If you really want to test playing strictly positionally then taking up 1.d4 may be a better solution. QG minority attacks, big pawn centres etc etc. That way, you'd be able to keep your sharper 1.e4 repertoire without getting it mixed up with too much boring stuff...  Smiley
  
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alumbrado
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Re: Ruy Lopez Exchange
Reply #1 - 01/25/06 at 12:04:27
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Craig

As part of my rediscovery of 1.e4 I have also started playing the Exchange Lopez.  I go along with the view that it does not offer much of an advantage, but then what does?

There are several good recent sources: it is the main weapon vs 1...e5 in Kaufmann's Chess Advantage in Black and White; there is the Kindermann repertoire book The Spanish Exchange Variation (which, sadly, by all accounts, does not seem to be quite as good as his Leningrad and Winawer 7...0-0 books); and there is the more complete coverage in Everyman's Ruy Lopez Exchange by Panczyk and Ilczuk, which is quite sobering about White's chances in the main lines!

It is all interesting stuff and perhaps, as someone who is used to playing the Réti and the English, I am more used to trying to grind my opponents down with just a small edge.  In the one game I have been able to play OTB with it so far, though, my opponent played a rare sideline which I mishandled, allowing him a raging attack (although I survived by the skin of my teeth and eventually won).

If I were you, knowing your style and roughly your level of play, I would get Taljechin's Fascinating King's Gambit (if you don't already have it) and stick with it.  You will avoid the Petroff, Berlin and Schliemann; enjoy yourself more; and probably get better results.

Don't let me put you off though!  I'm all in favour of people expanding their horizons (as I'm trying to do myself with my occasional forays into 1.e4 territory!)


  

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CraigEvans
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Ruy Lopez Exchange
01/25/06 at 11:25:06
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It's finally happening. For Christmas I treated myself to Dvoretsky/Yusupov's "Positional Play" book, the second positional book I've ever bought after Nimzowitsch's "My System". Now, the first time I looked at My System, after about 3 days (a few chapters in) I had a league match against someone I outrated by 300 points or so (this was many moons ago when I was a lowly 1500) and thought "I know what will be a good idea. I'll try to play a slow positional game." I managed to grovel a draw in 80 moves as white against a terrible line of the French where he missed so many wins it was unbelieveable, and duly threw my copy on the highest shelf and went back to playing my Latvians, Elephants and King's gambits.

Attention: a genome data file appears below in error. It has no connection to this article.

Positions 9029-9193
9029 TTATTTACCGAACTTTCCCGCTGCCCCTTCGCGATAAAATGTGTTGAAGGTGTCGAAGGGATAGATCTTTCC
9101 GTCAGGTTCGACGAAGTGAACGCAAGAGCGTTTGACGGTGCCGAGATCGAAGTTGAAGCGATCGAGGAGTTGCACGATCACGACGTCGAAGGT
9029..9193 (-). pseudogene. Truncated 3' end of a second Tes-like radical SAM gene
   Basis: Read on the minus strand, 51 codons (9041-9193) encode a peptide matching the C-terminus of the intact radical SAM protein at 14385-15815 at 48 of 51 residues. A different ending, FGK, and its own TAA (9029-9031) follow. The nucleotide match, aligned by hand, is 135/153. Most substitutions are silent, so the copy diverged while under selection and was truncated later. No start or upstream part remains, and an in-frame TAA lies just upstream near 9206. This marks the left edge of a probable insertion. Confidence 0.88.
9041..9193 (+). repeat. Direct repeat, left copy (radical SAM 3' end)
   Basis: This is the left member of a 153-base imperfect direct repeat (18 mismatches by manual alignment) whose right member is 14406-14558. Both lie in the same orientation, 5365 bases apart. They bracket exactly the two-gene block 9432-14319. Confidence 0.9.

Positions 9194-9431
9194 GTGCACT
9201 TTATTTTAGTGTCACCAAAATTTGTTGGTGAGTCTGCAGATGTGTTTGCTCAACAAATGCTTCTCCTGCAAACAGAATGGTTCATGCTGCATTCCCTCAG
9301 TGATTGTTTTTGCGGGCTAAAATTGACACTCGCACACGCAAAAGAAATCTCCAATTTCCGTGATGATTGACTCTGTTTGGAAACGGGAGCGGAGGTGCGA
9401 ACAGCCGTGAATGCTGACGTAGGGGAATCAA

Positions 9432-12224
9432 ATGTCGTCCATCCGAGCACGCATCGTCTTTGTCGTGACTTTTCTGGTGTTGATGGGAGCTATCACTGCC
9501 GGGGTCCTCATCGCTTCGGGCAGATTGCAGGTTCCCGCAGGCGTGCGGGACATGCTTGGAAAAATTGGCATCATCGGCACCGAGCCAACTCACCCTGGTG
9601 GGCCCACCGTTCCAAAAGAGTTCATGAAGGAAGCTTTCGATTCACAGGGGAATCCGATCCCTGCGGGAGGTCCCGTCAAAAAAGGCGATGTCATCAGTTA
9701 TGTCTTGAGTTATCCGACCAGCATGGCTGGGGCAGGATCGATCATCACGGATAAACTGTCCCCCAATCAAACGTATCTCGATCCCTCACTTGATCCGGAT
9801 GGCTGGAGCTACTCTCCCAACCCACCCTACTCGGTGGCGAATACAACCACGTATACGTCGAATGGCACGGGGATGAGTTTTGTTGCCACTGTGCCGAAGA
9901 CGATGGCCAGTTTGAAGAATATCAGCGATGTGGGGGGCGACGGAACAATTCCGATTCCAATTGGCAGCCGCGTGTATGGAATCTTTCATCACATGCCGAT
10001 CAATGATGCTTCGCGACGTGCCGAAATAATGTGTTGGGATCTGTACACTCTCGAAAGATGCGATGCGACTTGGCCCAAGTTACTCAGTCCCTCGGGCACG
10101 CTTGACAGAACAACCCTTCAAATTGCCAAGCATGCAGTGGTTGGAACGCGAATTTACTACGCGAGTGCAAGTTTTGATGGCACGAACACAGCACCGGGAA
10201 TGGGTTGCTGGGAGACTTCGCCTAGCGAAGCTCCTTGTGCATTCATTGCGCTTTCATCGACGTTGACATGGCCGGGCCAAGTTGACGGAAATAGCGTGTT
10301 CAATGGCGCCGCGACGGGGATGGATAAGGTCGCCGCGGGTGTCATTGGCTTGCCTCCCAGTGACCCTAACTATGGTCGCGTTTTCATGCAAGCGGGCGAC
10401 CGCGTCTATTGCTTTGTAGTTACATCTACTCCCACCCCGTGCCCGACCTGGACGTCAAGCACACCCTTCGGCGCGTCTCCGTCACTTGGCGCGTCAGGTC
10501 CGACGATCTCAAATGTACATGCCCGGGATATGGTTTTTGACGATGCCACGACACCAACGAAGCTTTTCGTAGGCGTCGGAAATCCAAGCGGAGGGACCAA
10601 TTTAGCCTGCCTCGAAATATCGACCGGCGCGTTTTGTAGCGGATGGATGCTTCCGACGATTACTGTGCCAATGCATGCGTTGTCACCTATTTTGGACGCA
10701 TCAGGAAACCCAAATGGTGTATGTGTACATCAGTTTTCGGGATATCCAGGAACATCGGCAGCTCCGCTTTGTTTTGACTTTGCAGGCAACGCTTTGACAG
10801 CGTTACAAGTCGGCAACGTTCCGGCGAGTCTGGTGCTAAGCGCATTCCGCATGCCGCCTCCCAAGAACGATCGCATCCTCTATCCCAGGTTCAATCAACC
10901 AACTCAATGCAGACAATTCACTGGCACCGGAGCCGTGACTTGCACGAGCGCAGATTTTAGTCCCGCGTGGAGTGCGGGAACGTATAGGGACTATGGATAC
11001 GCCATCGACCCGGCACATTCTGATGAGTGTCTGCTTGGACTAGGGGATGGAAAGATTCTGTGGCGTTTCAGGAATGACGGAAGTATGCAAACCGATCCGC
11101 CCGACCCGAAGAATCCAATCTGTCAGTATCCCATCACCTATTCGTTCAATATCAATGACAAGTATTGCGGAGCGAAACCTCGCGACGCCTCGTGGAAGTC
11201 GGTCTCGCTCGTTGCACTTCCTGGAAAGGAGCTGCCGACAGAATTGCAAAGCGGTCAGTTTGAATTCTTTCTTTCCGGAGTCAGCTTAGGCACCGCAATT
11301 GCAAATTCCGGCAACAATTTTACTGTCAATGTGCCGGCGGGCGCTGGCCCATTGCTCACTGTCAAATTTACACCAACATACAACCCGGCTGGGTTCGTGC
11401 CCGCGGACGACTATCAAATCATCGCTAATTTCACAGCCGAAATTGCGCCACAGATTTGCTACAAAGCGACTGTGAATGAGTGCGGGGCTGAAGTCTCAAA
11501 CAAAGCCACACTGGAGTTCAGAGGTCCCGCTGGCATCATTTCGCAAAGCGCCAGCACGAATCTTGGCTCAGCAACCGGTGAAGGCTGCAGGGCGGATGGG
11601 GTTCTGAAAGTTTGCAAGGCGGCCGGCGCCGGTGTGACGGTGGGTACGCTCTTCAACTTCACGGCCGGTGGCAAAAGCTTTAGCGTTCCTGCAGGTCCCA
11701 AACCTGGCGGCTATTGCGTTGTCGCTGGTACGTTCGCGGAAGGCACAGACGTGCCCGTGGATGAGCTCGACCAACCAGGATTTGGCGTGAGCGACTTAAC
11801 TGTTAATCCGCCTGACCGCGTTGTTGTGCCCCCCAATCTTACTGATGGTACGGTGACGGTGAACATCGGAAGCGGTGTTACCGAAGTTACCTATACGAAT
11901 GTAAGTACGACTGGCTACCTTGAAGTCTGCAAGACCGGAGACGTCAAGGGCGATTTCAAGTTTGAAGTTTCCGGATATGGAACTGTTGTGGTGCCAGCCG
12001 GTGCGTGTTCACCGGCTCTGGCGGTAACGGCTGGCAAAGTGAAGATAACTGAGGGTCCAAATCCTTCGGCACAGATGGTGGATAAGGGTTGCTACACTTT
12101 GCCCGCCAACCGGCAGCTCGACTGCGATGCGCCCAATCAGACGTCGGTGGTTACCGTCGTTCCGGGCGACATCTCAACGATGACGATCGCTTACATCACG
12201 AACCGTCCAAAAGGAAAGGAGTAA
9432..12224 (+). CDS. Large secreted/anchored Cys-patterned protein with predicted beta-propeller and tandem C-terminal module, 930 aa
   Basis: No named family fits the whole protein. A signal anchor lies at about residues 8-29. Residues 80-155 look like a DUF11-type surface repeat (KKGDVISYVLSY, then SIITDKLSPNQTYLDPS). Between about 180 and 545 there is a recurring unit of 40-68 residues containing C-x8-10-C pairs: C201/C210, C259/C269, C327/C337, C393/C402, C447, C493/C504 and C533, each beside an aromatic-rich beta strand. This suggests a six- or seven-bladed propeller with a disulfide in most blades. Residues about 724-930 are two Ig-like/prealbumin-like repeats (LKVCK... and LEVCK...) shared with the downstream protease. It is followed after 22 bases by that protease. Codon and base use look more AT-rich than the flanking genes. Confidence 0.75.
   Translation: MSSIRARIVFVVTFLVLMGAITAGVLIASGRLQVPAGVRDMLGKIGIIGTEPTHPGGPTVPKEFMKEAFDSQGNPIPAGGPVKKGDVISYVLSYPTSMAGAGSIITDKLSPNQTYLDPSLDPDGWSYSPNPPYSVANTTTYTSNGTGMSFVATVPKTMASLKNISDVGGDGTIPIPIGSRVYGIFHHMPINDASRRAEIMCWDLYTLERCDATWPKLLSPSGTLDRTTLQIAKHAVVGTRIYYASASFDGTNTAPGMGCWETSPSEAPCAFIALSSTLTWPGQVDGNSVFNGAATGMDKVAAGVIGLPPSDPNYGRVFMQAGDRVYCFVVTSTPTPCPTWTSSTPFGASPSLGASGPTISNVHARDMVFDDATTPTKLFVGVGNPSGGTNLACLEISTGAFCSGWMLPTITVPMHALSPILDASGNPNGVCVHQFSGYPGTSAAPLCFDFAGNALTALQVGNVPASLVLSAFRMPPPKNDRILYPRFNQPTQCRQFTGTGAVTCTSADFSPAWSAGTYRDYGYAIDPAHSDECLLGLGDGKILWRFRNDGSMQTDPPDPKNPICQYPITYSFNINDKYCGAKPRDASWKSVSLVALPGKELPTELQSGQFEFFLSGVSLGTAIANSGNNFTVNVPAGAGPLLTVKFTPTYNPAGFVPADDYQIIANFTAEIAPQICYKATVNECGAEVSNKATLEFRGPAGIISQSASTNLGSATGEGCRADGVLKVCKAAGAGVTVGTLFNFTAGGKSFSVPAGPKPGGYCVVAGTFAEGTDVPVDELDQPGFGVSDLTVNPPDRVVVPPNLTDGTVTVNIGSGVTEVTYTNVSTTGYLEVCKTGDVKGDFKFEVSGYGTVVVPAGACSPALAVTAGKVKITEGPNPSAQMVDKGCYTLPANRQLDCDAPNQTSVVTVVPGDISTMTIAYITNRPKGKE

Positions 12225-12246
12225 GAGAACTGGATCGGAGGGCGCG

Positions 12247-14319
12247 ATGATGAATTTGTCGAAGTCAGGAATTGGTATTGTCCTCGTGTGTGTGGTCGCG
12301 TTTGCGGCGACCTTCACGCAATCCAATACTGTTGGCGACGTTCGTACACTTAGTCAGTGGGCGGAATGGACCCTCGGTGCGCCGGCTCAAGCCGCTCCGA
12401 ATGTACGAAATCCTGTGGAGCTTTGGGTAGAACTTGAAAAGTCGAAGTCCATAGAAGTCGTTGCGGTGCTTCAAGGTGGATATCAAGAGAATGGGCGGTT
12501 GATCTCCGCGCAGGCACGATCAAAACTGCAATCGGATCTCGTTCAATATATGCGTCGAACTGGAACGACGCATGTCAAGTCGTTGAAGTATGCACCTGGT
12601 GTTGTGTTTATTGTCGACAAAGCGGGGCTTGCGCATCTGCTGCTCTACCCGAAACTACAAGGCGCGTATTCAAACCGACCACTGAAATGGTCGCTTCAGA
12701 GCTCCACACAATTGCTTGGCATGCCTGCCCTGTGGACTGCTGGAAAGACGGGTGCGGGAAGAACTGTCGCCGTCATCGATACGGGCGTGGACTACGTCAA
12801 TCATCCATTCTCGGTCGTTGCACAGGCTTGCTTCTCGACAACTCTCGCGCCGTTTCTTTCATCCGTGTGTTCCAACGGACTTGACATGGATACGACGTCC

Now, for whatever reason, after reading only the introduction of this new book, I felt confident enough that an important league match, against an 1800 player who's been playing for 40+ years, would be a good time to again test myself. After 1.e4 c5 2.d4 cxd4 I hovered my hand over my c-pawn, then played 3.Nf3, and after 3...Nc6 4.Nxd4 a6?!, I entered a maroczy bind. Although I'd completely forgotten the theory to this, I managed to crush my opponent in 25 moves and now I'm determined to make myself a "complete" player.

So, I've gone out and purchased the Ruy Lopez Exchange book and I'm planning to learn it. I seem to remember in an old post that TN said not to expect anything much from the Exchange Variation (which gives me glee that, even in taking up the Ruy Lopez, I'll still be going against his recommendations!), but from the lines I've seen it looks like white actually does manage to get a tiny, nagging edge against most lines. Since there seems to be no real topic discussing this opening as a whole, I thought I'd create one where fellow Exchange Ruy Lopez players can share their thoughts and pet lines, while those who face it as black can post their variations, discuss new ideas and whether they enjoy playing the black side.

5...f6, 5...Qd6 and 5...Bg4 seem to be the three main variations, as far as I'm aware. However, I've always liked the 5...Bd6 line, and 5...Ne7 looks like an interesting try as well (though I've not taken a serious look at the move). For anyone here who plays this line on a regular basis, what route did you take to start learning the opening?

Best wishes,
Craig
  

"Give a man a pawn, and he'll smell a rat. Give a man a piece, and he'll smell a patzer." - Me.

"If others have seen further than me, it is because giants have been standing on my shoulders."